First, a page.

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    A great presentation overall, but I am not sure about “human level AGI is 10 years away is ridiculous” part (page 6). As I understand, 10 years timeline is working assumption for many people working at DeepMind and OpenAI.

    The issue is orthogonal since even human level AGI won’t work that well for predicting social outcomes. It’s not like human interview is working that well.

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      From the presentation:

      Note that AI experts have a more modest estimate that Artificial General Intelligence or Strong AI is about 50 years away, but history tells us that even experts tend to be wildly optimistic about AI predictions.

      I don’t know whether the DeepMind/OpenAI people fall into the fold of “AI experts” though.

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        That’s really “citation needed”. AI Timeline Surveys is the most comprehensive dataset I know of, and except 1 ouf 13, none puts it past 2050, which is ~30 years away.

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          From a skim of that article, or seemed that most of the optimistic people were AGI folk and the pessimistic people were CS and AI folk. I know Rodney Brooks doesn’t think it will happen in our lifetimes.

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            That’s still longer than 10 years though.

            I’d say we’d be well on our way when the majority of legal drudge-work (writing and parsing contracts) are done by computers. This will threaten a huge white-collar constituency though, so expect significant pushback legally…

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              It’s already there. It will be a gradual change, so I don’t expect much pushback. See https://www.lawgeex.com/resources/aivslawyer/ for example.

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                It looks like this is “AI” is essentially just comparing if an NDA deviates too much from the standard NDA clauses. I wonder how well the “machine-learning and deep learning technologies” would compare against comparatively simple statistical analysis (as we use for spam detection and whatnot) or even a simplistic diff-based script?

                Maybe I’m oversimplifying things? Computers are clearly better than humans at certain types of tasks, and always have been. I think more convincing evidence of “AI” is needed than this simple infographic.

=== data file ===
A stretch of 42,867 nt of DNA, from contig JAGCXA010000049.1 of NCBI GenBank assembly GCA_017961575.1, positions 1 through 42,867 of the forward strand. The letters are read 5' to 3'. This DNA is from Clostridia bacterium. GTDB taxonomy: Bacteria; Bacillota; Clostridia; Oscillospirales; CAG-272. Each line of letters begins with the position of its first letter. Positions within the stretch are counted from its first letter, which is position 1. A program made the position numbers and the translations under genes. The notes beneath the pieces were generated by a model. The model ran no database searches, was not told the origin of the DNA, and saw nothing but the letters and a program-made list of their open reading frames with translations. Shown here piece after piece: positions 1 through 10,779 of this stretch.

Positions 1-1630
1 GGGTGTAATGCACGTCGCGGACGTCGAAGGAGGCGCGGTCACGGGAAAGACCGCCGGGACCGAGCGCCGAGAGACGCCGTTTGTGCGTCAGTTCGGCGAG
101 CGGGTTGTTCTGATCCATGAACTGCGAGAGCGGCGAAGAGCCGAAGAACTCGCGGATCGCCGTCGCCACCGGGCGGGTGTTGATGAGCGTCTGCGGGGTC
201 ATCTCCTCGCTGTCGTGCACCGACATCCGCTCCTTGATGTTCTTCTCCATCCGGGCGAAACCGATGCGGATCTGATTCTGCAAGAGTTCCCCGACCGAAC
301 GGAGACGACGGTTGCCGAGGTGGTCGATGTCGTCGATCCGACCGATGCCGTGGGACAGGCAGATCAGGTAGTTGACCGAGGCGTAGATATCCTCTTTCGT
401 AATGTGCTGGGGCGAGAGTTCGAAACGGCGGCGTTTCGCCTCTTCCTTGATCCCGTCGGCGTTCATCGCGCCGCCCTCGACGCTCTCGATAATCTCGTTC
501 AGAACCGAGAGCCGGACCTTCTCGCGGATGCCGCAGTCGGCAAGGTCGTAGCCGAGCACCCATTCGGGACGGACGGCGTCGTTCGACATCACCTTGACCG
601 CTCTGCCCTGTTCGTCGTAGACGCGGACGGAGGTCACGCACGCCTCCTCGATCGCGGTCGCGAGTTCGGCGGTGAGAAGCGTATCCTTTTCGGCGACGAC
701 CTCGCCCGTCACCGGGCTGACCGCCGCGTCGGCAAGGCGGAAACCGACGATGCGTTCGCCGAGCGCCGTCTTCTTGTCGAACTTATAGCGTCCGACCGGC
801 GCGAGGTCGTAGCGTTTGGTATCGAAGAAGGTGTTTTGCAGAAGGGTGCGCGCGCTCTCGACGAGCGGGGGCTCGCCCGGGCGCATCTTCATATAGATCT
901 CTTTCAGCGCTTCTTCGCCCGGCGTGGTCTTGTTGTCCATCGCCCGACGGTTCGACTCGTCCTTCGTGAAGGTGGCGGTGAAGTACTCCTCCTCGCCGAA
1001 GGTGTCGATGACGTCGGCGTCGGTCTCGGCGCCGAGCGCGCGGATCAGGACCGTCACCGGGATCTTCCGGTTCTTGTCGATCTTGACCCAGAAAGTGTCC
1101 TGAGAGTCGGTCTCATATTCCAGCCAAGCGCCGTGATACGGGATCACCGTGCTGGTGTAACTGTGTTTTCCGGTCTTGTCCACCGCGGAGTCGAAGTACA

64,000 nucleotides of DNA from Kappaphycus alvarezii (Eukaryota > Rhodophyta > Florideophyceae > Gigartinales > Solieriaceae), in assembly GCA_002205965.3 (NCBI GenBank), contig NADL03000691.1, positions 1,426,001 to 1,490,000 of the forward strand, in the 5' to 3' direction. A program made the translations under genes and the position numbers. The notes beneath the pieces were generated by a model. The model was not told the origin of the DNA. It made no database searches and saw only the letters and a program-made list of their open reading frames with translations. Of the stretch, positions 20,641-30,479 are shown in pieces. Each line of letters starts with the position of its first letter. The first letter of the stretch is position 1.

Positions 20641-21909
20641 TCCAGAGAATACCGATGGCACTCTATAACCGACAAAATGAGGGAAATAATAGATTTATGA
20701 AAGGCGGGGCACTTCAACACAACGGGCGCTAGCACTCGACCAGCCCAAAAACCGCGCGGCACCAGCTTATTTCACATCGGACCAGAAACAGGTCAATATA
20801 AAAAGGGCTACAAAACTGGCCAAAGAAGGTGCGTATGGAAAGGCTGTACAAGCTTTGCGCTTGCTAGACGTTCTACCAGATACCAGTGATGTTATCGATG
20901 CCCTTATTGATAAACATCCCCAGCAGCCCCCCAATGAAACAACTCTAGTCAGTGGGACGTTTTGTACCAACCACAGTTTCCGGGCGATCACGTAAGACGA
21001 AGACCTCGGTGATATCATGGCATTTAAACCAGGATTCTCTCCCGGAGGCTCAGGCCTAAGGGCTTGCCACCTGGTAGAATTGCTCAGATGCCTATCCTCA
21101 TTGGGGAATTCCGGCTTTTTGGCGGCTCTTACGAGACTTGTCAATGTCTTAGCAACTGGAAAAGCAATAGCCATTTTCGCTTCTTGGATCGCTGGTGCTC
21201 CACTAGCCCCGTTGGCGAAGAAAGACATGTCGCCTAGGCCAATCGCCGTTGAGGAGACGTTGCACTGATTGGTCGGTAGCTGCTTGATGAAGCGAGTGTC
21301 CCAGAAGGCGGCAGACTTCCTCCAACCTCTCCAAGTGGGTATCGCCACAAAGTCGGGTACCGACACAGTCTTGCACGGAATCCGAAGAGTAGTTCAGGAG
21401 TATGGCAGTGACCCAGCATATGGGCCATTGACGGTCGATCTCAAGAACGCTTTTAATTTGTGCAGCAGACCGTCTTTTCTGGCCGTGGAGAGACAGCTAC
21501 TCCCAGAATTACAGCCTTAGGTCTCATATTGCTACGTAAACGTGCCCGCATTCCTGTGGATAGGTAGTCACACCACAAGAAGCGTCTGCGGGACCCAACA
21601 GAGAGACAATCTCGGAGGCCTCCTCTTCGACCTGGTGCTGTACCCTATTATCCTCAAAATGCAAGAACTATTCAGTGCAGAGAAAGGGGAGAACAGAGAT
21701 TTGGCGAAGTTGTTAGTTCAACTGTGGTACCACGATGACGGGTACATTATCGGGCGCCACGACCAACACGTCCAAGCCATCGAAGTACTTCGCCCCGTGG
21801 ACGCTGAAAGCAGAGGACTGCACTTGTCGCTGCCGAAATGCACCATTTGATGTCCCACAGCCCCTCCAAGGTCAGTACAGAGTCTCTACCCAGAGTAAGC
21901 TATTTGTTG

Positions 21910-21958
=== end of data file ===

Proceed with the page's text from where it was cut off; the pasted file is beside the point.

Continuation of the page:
This is probably a much better metric of AI/ML effectiveness in general: “how much better does it do than the non-AI/ML solution?”, rather than “how much better does it do than humans?”

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                  In my experience, about any NLP task does greatly benefit from at least a bit of deep learning. Even if you operate with classical NLP methods, you can improve, say, parsing accuracy (or really anything) with help of deep learning.

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                    I’ve only applied NLP once: extracting ingredients from recipe descriptions (e.g. [{ingredient: "chickpeas", quantity: "one can"}, {..}]), and I found that ~500 lines of Go code which essentially does some string processing was significantly more accurate than ML/deep learning.

                    I freely admit my inexperience in this field, and perhaps some more experienced people will get better results here, but there are two existing projects (1, 2) and my code seems to give much better results.

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                  Thanks for this link, I didn’t know it’s already that far ahead. It’s a bit weird it’s an infographic but hey.

                  Anyway, I don’t want to get too far into the weeds here. I do agree that we need to have an ethical discussion on the claims of AI when it comes to prediction of social outcomes.

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                    I actually disagree with that. Currently the main problem with predicting social outcomes is that it doesn’t work. If it starts to work, I think that is the time to discuss ethics. Until then, “don’t use snake oil” is enough, there is no ethical dimension to it.